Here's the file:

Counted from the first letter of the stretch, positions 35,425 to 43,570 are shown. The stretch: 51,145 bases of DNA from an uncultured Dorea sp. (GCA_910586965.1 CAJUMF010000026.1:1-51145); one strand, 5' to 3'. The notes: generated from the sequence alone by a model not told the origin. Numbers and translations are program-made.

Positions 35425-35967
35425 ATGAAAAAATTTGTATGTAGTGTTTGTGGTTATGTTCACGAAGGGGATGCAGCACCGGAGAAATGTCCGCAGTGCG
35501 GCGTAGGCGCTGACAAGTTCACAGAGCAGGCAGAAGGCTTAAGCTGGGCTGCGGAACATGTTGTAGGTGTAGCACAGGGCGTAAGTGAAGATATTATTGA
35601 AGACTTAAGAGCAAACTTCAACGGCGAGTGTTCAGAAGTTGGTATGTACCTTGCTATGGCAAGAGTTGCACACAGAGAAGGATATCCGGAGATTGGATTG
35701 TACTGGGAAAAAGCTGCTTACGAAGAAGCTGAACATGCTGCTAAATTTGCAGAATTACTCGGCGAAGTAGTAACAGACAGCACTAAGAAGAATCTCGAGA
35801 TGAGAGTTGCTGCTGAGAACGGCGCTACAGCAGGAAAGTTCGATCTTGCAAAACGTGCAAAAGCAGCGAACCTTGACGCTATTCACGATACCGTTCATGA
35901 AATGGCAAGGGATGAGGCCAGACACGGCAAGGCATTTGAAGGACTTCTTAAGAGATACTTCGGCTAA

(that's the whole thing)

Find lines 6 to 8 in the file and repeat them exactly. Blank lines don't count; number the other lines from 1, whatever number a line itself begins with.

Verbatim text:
35701 TACTGGGAAAAAGCTGCTTACGAAGAAGCTGAACATGCTGCTAAATTTGCAGAATTACTCGGCGAAGTAGTAACAGACAGCACTAAGAAGAATCTCGAGA
35801 TGAGAGTTGCTGCTGAGAACGGCGCTACAGCAGGAAAGTTCGATCTTGCAAAACGTGCAAAAGCAGCGAACCTTGACGCTATTCACGATACCGTTCATGA
35901 AATGGCAAGGGATGAGGCCAGACACGGCAAGGCATTTGAAGGACTTCTTAAGAGATACTTCGGCTAA